Muhammad Ramzan lifts a metallic Victorian-era telephone placed on his weathered wooden desk and punches out a number to speak to his signalman about a train that is scheduled to arrive shortly. His voice is soft but firm, reaffirming his years of experience as a stationmaster.
Ramzan has been working with the Pakistan Railways since 1978, and as a stationmaster and museum incharge at the Golra Railway Station, Rawalpindi, for the past seven years. He sits in a modest-sized office, filled with the heavy scent of ageing wood. The office has a twenty-foot-high ceiling, and was built during British rule by North Western Railways in 1881. The ceiling is well-preserved and carved out of colonial wood, the walls two feet thick and freshly whitewashed.
After completing his training at the Pakistan Railway Academy in 1978, Ramzan was appointed as a signalman at the Chaklala station. After a few years, he was upgraded to an assistant stationmaster, and posted at Wah Cantonment station. Having worn several hats, serving at various stations across Pakistan and working night shifts for over three decades, Ramzan earned a well-deserved promotion to stationmaster at the Golra station.
“Most people in the country used to travel on trains in the 1970s because it was the safest and most affordable mode of transport,” Ramzan reminisced with a hint of nostalgia. Up until the late 1970s, the Pakistan Railways functioned as a well-maintained, efficient and profitable transport system, he shared.
Steam engines with bellowing whistles once had a strange romanticism and sense of adventure about them. The railway network is one of the greatest assets Pakistan acquired from the British, but has progressively deteriorated due to mismanagement and corruption. With the advent of public vans, cabs, rickshaws and most recently the Metro Bus Service, not many people in the country are even aware that there is a functional railway system that connects Rawalpindi to her outskirts.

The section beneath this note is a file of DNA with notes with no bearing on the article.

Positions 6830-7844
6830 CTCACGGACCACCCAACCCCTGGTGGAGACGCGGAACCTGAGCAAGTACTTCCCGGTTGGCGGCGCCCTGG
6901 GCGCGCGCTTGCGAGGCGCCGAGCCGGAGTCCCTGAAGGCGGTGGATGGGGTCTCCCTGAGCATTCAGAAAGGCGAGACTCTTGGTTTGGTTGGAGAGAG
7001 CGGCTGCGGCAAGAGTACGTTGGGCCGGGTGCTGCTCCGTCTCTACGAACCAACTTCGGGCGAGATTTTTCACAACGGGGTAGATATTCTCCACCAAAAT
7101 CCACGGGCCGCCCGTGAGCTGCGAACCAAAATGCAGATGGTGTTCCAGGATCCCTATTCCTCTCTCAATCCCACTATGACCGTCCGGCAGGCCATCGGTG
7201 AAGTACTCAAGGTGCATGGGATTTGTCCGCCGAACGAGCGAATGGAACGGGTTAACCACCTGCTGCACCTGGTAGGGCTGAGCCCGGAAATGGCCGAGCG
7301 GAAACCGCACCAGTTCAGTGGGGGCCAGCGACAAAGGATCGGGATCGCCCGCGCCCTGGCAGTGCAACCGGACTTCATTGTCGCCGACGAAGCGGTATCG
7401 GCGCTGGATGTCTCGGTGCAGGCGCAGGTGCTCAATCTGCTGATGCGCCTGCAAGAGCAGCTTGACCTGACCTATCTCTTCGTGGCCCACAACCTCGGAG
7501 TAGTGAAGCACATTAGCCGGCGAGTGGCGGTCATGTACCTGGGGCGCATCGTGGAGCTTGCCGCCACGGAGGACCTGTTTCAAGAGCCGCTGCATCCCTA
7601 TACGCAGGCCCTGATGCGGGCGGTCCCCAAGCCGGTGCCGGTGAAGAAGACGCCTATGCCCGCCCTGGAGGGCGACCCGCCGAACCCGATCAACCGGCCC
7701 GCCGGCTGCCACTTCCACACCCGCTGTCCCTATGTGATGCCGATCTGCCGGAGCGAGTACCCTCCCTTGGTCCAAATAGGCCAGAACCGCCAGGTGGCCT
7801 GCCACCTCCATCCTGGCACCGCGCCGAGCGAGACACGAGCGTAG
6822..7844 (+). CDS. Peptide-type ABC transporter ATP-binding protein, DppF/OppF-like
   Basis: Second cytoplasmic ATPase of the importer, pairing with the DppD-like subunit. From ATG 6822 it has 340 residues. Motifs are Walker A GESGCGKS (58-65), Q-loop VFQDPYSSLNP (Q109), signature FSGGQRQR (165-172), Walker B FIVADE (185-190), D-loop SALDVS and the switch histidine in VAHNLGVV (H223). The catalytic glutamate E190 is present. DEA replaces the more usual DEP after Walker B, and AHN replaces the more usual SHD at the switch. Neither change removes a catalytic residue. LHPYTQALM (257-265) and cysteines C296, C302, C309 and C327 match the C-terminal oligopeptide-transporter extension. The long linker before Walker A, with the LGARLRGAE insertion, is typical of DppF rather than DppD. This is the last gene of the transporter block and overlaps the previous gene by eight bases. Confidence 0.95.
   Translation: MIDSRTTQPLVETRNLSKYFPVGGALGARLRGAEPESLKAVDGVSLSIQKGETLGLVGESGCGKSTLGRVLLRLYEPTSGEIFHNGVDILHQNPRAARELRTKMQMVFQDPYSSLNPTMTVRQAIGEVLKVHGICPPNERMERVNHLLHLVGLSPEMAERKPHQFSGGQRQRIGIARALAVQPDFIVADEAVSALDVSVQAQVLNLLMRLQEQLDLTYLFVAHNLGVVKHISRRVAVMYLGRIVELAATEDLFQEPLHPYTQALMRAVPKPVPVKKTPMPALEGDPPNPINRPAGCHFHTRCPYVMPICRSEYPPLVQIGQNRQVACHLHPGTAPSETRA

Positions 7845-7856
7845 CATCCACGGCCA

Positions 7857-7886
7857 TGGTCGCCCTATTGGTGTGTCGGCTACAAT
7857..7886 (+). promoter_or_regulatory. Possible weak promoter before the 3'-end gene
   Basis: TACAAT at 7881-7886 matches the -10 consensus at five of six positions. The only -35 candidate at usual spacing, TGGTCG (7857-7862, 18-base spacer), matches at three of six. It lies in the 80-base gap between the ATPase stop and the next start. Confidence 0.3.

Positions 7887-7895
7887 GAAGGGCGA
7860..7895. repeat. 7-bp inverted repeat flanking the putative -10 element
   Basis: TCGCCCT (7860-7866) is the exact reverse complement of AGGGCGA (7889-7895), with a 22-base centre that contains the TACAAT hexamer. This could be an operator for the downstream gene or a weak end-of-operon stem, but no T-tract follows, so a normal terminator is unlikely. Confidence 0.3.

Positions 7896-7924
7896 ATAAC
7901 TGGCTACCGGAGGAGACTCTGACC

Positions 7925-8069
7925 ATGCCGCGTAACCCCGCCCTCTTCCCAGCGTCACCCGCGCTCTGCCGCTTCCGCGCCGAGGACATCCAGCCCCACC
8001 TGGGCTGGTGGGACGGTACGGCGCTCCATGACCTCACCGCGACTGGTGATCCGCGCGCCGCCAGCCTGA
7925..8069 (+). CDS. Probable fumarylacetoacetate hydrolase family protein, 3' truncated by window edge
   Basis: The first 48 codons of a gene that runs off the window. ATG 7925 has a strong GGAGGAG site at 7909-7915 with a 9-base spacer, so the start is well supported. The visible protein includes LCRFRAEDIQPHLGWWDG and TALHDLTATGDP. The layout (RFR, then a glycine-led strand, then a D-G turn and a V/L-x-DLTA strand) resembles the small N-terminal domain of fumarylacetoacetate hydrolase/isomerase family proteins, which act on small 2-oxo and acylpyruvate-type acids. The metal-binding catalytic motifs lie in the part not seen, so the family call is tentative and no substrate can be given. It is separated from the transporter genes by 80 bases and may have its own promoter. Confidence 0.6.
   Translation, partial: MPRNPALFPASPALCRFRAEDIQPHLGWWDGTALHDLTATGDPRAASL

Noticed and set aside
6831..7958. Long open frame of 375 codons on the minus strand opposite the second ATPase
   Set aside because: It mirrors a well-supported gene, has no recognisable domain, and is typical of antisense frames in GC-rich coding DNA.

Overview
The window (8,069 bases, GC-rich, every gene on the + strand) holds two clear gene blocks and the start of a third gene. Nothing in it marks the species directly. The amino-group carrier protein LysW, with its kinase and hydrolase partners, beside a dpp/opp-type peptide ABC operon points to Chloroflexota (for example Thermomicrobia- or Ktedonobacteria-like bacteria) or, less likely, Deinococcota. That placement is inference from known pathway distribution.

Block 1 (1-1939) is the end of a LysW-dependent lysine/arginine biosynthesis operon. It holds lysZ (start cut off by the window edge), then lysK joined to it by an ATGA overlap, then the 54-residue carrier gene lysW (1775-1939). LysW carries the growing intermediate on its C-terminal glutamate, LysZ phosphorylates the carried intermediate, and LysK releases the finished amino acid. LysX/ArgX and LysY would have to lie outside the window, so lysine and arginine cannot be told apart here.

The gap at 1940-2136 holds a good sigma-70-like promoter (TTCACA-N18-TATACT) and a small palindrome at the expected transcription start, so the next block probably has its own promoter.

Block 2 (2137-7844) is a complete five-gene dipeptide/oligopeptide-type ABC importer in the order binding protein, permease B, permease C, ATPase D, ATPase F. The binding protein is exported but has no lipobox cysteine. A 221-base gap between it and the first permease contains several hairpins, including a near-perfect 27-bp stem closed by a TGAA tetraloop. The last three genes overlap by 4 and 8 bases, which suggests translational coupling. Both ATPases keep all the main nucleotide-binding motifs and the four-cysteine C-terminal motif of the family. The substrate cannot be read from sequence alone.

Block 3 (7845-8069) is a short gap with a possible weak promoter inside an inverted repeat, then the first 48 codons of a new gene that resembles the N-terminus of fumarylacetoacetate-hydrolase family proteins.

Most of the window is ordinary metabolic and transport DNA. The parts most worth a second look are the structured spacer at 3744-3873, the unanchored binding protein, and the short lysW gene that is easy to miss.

“The discontinuation of a time-tested father-to-son tradition, [where] the son of a railway employee would be hired at his father’s retirement, has also played a role in the degradation of Pakistan Railways,” Ramzan told The Express Tribune. He elaborated that the reason why this policy was made in the first place was because children of railway employees residing in station housing would watch their fathers and learn the ropes while growing up.
According to official reports and surveys, several railway tracks across Pakistan are cracked, and there is a fear that these trains can derail at any time. As many as 12 people were killed in November this year, while over a 100 were injured when the Jaffar Express derailed near Bolan in Balochistan. The railway bridges, which are still being used today, expired decades ago. In addition, rescue equipment in the possession of the service is also out of date.
“The past two decades have been terrible in terms of business, but things have slowly started improving with better governance and advancements in technology, such as the introduction of the automatic block system and centralised traffic control,” the stationmaster shared with a smile. Ramzan, like most of us, hopes that recent improvements such as the introduction of new, advanced trains are a sign of better times to come for the Pakistan Railways.
Published in The Express Tribune, January 3rd, 2016.